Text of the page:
Latest REPEC rating has BU economics at #10!

I know rankings of departments are always imprecise, but I think  BU Economics should be proud that REPEC, (REsearch Papers in EConomics), which measures research output on 31 dimensions and takes an average, currently puts us at #10 in the US, just behind Yale, and ahead of Penn, Brown, Michigan and Northwestern. Keep up the […]

Grade inflation article – BU looks tough

A few quotes from a story in today’s Boston Globe. “Harvard, other schools still fighting grade inflation” The Boston Globe By Marcella Bombardieri. December 05, 2013 “At Yale College, where 62 percent of grades are in the A range, proposals to curb grade inflation are in doubt following student protests and faculty concern.” “After a […]

Personal experience with the new Federal Exchange web site

Randall P. Ellis, Professor, Boston University Department of Economics and past president of the American Society of Health Economists. Today, Tuesday Dec 3, I went on line to check out the new HealthCare.gov web site for selecting individual health insurance. I checked out options for enrolling in the Oxford County Maine. The web page now […]

Playing video games does not predict voilent behavoir in children

(Reposted from The Incidental Economist) This November 2013 UK study confirms what other studies have shown, which is that playing video games does not predict psychosocial adjustment problems in young children. Even watching 3 hours of TV per day in the UK has no meaningful association. I also reposted my favorite graph about videos and […]

Two great reposts from TIE/JAMA

This repost from The Incidental Economist (TIE) is one of the best summaries of US Health Care I have seen. I also appended the Uwe posting at the bottom. (The JAMA Authors are Hamilton Moses III, MD; David H. M. Matheson, MBA, JD; E. Ray Dorsey, MD, MBA; Benjamin P. George, MPH; David Sadoff, BA; Satoshi Yoshimura, PhD The JAMA Article, which has an abundance of tables, references […]

AHRF/ARF 2012-13 data is available free

AHRF=Area Health Resource File (Formerly ARF) 2012-2013 ARHF can now be downloaded at no cost. The 2012-2013 ARF data files and documentation can now be downloaded. Click the link below to learn how to download ARF documentation and data. http://arf.hrsa.gov/ “The Area Health Resources Files (AHRF)—a family of health data resource products—draw from an extensive […]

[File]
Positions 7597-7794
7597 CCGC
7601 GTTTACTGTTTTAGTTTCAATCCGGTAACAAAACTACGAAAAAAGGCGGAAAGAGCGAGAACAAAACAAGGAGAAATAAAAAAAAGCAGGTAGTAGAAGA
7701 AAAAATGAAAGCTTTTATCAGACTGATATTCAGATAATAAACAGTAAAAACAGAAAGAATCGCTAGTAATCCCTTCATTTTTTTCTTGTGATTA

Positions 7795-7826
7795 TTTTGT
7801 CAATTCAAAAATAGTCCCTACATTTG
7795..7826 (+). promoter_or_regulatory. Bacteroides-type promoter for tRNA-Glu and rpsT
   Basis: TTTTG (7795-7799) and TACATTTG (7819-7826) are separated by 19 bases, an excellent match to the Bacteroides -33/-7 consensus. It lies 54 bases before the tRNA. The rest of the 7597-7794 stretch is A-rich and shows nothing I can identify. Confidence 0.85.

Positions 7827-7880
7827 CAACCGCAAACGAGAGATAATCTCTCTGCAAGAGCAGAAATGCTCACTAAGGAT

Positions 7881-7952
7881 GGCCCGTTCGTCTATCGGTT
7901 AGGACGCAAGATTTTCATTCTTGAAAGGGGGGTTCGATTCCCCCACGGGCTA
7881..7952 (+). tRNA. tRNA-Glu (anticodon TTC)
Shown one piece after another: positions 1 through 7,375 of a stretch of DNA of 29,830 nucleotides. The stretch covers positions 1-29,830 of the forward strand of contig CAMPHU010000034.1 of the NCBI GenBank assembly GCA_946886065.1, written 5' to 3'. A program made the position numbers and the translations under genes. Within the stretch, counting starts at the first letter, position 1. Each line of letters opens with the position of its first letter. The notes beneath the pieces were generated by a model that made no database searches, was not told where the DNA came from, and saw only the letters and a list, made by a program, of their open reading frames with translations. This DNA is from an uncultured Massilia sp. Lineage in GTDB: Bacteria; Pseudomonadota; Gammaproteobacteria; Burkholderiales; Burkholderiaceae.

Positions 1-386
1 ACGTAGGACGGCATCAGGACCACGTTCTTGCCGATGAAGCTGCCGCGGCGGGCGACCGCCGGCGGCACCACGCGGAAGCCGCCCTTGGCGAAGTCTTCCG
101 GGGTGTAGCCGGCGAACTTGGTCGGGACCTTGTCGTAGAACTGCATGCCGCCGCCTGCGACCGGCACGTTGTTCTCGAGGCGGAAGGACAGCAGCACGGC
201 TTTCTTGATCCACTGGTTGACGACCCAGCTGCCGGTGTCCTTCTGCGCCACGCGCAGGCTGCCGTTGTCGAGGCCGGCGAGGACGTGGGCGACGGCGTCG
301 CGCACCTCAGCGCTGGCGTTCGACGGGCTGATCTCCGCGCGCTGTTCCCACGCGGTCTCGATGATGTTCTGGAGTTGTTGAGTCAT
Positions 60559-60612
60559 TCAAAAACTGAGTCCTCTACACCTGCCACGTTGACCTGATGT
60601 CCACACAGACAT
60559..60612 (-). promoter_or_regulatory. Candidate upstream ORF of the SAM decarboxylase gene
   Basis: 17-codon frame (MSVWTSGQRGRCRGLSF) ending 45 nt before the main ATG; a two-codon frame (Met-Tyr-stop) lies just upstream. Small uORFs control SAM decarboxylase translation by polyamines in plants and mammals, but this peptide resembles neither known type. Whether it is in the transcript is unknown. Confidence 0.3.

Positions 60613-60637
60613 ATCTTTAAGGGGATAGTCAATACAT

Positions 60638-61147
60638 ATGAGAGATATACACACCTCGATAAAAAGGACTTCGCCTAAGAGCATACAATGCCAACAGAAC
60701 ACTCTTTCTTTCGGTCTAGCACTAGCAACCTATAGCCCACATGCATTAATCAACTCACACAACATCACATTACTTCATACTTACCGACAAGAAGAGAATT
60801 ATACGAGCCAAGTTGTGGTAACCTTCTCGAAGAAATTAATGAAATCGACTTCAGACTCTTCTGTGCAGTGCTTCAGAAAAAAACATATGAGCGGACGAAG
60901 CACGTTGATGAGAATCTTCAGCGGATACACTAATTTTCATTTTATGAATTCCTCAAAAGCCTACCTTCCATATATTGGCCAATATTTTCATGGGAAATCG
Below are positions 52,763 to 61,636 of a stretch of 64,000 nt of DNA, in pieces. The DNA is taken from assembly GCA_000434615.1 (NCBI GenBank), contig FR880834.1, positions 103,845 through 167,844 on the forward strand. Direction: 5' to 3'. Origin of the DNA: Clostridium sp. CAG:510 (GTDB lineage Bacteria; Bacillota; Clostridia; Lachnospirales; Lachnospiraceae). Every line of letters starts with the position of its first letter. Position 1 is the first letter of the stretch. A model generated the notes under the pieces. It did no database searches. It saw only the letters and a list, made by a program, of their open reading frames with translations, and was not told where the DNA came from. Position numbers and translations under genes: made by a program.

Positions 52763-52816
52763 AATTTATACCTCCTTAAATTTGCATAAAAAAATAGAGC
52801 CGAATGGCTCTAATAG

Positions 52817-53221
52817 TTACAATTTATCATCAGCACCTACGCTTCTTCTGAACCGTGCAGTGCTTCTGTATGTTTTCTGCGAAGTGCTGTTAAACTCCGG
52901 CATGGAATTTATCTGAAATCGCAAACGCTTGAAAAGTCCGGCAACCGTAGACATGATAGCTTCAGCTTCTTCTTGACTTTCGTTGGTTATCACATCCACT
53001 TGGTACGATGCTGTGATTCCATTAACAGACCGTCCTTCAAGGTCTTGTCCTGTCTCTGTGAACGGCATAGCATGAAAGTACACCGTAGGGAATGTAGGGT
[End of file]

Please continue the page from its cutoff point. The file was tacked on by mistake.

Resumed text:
A Monkey’s Fight for Equal Pay

This 2:44 extract from a TED talk by Frans de Waal, a professor of primate behavior at Emory University shows beyond a doubt the role that fairness plays in our  society. It is both hilarious and incredibly insightful. http://www.upworthy.com/2-monkeys-were-paid-unequally-see-what-happens-next?g=5%3C  

Press Interviews and Quotes

Partly just to keep track of them for my BU annual report, This post links to my press interviews and quotes. “STUDY: Grad student loan debt on the rise” The Daily Free Press. Boston University March 26, 2014. “South Shore Hospital, Partners HealthCare defend merger plan” The Patriot Ledger. by Christian Schiavone.  1/17/2014 “The Healing Begins […]

Health Exchange Rating Areas with More Insurers Offering Plans Have Lower Premiums

  For some reason I have been unable to embed these two figures, but these links should work. minimum_premiums_chart_2014   FL_minimum_premiums_chart_20140930

BU to be Well Represented at ASSA 2014

Congratulations! Boston University is again well represented at the ASSA (AEA) meetings to be held in Philadelphia, January 3-5 2014. Counting coauthors, people presiding and discussants equally, current BU affiliates are on the program 46 times (31 distinct names). In addition, recent BU Economics alumni are also on the program at least 24 times, bringing […]